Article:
What makes someone an "expert?"
Is it someone who can talking about a certain subject for a matter of minutes barely answering the question?
Or do you have to be a familiar face with a pretty voice?
- Researchers find a new state of matter called "topological superconductivity".
- The state can lead to important advancements in quantum computing.
- Utilizing special particles that emerge during this state can lead to error-free data storage and blazing calculation speed.
A group of physicists has discovered a new state of matter that can lead to significant advancements in quantum computing and device storage. The state is called topological superconductivity and can be utilized to tremendously speed up calculations.
The scientists focused their research on quantum bits (qubits), used to process values in quantum computing. Rather than using 1s and 0s, they use properties that can be found in a quantum system, like electron spin or a photon's polarization. This approach is the promise of this type of computing, significantly increasing the volume and speed of processing data.
Credit: New York University.
Specifically, the physicists looked to devise a way to employ Majorana particles or fermions, which are their own antiparticles and can possibly store quantum information in protected computation spaces, away from environment noise that leads to errors.
The new state discovered by the researchers could be used to make appear such error-free and stable particles, which don't have natural hosts, and use them for computation.
The team that included Javad Shabani from New York University and members of his Shabani Lab, Igor Zutic from the University of Buffalo, and Alex Matos-Abiague of Wayne State University, looked and measured the transition between a regular quantum state to the new topological state. The scientists are hopeful their find will lead to major advancements.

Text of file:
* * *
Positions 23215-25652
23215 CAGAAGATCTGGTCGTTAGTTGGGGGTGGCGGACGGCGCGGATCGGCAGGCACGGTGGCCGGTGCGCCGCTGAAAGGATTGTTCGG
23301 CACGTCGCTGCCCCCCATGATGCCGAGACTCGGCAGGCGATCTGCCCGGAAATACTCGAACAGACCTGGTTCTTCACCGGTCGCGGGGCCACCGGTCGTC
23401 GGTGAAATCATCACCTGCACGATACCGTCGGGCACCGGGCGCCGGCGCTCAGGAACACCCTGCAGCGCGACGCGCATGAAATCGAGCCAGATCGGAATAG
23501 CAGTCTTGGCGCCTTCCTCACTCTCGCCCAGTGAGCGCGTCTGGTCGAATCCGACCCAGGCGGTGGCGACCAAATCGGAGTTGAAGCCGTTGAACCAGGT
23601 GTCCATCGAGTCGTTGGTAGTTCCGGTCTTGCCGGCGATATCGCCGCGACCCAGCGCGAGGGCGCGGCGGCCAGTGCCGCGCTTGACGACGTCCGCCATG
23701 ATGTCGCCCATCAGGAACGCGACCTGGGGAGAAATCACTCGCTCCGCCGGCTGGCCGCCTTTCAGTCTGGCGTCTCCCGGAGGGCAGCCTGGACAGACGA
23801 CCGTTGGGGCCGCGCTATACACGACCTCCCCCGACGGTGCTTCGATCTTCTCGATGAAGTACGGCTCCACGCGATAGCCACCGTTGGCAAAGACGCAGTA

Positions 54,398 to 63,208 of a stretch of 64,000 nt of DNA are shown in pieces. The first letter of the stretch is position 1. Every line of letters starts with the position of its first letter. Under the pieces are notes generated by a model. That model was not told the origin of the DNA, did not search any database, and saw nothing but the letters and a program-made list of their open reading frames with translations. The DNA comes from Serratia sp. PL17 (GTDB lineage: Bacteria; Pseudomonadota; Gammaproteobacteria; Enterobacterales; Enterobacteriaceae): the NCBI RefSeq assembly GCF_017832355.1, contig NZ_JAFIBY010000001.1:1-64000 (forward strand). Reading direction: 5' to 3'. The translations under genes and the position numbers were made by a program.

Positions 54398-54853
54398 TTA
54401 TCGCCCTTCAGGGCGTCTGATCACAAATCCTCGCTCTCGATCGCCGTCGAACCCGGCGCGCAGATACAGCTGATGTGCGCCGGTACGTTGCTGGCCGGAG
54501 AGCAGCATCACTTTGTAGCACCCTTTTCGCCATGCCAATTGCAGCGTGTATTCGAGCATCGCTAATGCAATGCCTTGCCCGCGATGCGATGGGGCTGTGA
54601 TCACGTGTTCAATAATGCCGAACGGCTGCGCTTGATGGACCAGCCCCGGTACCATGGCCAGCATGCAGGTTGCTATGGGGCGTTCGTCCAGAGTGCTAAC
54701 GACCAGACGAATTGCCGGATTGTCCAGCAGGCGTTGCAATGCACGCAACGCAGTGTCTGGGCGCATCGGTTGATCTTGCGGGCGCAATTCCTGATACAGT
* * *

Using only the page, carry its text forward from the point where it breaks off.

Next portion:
"The new discovery of topological superconductivity in a two-dimensional platform paves the way for building scalable topological qubits to not only store quantum information, but also to manipulate the quantum states that are free of error," explained Shabani.
You can read their paper "Phase signature of topological transition in Josephson Junctions" here.
Michio Kaku: The Future of Quantum Computing
- Impossible-sounding things are possible in hospitals — however, there are times when we hit dead ends. In these moments, it's important to not run away, but to confront what's happening head-on.
- For a lot of us, one of the ways to give meaning to terrible moments is to see what you can learn from them.
- Sometimes certain information can "flood" us in ways that aren't helpful, and it's important to figure out what types of data you are able to take in — process — at certain times.
- Two statements from APA officials make it clear that they don't see any substantial link between mental illness and gun violence.
- Decades of studies show that there is no conclusive evidence to this knee jerk rhetoric.
- Officials reiterate the argument that the easy access to guns is to blame.